What drives a successful e-commerce offering? Part II: Three trends in Search & Merchandising
What are current trends in Search & Merchandising? How can your company use them to satisfy customers and retain them in the long term?
In Part I of his two-part series, Fabian Engeln from foryouandyourcustomers highlighted what companies need to offer to their customers in order to achieve a good experience of their e-commerce offering. In this article the Multichannel Consultant will share what customers expect from Search & Merchandising capabilities in e-commerce, both today and in the future, in times of ever faster digitalisation and shortened technology development cycles?
Innovative technologies open up new opportunities to address potential customers, through both existing and new channels. What are current trends in Search & Merchandising? How can your company use them to satisfy customers and retain them in the long term? The following three developments have an increasing importance in the area of Search & Merchandising:
Trend 1: personalisation
Numerous e-commerce companies are already focusing on personalisation based on customer segments. For example, information about gender, age and location is used to personalise the homepage in online shops. That way, customers receive personalised messaging as soon as they can be assigned to a segment via a login or session. E-commerce solutions for 1:1 personalisation based on customer and analytics data go one step further. These enable companies to automatically create highly personalised customer experiences in their online channels. Data collection begins as soon as a user clicks on a specific page element or sends a search query. With this behavioural data, personalised rankings, filters and recommendations can be displayed in the user’s context. For example, product recommendations on a detail page take into account what the user has previously searched for.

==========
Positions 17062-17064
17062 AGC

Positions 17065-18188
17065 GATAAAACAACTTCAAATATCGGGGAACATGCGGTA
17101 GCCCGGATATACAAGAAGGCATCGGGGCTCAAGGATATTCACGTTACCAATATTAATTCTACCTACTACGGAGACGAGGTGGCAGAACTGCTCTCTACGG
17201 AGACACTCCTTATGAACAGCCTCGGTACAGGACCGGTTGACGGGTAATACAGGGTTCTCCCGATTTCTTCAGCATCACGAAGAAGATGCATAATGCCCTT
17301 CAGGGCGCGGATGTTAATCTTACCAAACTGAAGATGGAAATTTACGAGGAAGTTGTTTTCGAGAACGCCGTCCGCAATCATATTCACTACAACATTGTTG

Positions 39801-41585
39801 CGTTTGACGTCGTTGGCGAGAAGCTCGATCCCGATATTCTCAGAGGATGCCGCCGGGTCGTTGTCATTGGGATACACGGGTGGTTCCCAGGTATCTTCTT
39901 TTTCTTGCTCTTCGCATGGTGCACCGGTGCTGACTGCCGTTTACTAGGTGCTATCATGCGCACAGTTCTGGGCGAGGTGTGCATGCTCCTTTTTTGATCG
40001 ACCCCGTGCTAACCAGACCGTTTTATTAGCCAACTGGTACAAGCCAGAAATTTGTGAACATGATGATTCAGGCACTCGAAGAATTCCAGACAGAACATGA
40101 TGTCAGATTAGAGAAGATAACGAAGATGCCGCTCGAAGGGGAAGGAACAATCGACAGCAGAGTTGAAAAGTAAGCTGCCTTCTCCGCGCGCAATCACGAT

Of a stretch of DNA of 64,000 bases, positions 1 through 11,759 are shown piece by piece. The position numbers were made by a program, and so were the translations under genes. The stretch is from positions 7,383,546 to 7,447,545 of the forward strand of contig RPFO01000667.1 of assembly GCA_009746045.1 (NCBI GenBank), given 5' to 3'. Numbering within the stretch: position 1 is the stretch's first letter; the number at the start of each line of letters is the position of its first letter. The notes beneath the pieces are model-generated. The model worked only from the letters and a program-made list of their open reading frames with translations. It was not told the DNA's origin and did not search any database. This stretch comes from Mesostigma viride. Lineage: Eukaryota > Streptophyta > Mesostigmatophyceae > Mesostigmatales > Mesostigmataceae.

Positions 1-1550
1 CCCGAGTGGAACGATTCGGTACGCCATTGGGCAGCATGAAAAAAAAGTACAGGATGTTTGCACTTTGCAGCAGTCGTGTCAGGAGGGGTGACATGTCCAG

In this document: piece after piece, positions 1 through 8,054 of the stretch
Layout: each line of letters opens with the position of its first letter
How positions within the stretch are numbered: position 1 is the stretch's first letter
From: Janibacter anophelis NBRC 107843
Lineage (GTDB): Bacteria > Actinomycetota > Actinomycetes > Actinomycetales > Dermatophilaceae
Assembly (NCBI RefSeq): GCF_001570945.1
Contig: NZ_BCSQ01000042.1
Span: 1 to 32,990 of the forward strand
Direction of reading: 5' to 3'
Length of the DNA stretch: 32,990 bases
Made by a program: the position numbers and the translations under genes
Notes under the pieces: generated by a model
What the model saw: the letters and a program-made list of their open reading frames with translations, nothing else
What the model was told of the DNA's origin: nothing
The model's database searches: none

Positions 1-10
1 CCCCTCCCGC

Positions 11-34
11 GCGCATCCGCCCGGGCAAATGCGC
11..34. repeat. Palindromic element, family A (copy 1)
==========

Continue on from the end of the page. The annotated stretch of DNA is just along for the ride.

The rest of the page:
Comparatively new in the area of 1:1 personalisation are algorithms that calculate affinity scores for products per user. Collaborative filtering is one of these methods that generates recommendations or personalised product rankings based on user comparisons. A tracker collects data on clicks, views, add-to-baskets or ratings from each individual user. The algorithm compares users with each other and calculates preference scores per user and per product. Let’s say user A is interested in products X and Y. In addition, there are several other users who are interested in products X, Y, and Z. Then, the algorithm is based on the assumption that user A will also be interested in product Z. In the movie and video streaming industry, Netflix.com uses this method to suggest movies and series to users which similar people have rated well. The implementation of 1:1 personalisation can lead to high technical requirements in e-commerce system architectures. Companies with a lower degree of maturity therefore first need a basic infrastructure in order to update data in the digital channels more quickly. If properly implemented, Search & Merchandising solutions can use these advanced personalisation methods to improve their customers’ user experience and conversion rates.
Trend 2: Visual search